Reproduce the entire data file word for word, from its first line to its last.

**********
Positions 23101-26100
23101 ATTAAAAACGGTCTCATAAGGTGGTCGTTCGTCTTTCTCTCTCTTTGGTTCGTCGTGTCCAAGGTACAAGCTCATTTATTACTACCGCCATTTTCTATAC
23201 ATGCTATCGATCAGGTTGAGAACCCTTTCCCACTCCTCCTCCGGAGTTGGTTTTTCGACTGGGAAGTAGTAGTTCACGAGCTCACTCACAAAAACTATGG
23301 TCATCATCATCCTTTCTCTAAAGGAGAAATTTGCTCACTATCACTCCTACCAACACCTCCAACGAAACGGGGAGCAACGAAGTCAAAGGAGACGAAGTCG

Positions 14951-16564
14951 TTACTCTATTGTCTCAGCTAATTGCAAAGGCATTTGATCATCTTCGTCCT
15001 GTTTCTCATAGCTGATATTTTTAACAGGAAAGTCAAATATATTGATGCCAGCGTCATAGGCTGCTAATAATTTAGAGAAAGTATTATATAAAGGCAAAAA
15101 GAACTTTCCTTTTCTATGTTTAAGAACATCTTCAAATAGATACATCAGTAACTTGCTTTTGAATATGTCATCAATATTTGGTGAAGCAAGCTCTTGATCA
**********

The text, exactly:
Positions 23101-26100
23101 ATTAAAAACGGTCTCATAAGGTGGTCGTTCGTCTTTCTCTCTCTTTGGTTCGTCGTGTCCAAGGTACAAGCTCATTTATTACTACCGCCATTTTCTATAC
23201 ATGCTATCGATCAGGTTGAGAACCCTTTCCCACTCCTCCTCCGGAGTTGGTTTTTCGACTGGGAAGTAGTAGTTCACGAGCTCACTCACAAAAACTATGG
23301 TCATCATCATCCTTTCTCTAAAGGAGAAATTTGCTCACTATCACTCCTACCAACACCTCCAACGAAACGGGGAGCAACGAAGTCAAAGGAGACGAAGTCG

Positions 14951-16564
14951 TTACTCTATTGTCTCAGCTAATTGCAAAGGCATTTGATCATCTTCGTCCT
15001 GTTTCTCATAGCTGATATTTTTAACAGGAAAGTCAAATATATTGATGCCAGCGTCATAGGCTGCTAATAATTTAGAGAAAGTATTATATAAAGGCAAAAA
15101 GAACTTTCCTTTTCTATGTTTAAGAACATCTTCAAATAGATACATCAGTAACTTGCTTTTGAATATGTCATCAATATTTGGTGAAGCAAGCTCTTGATCA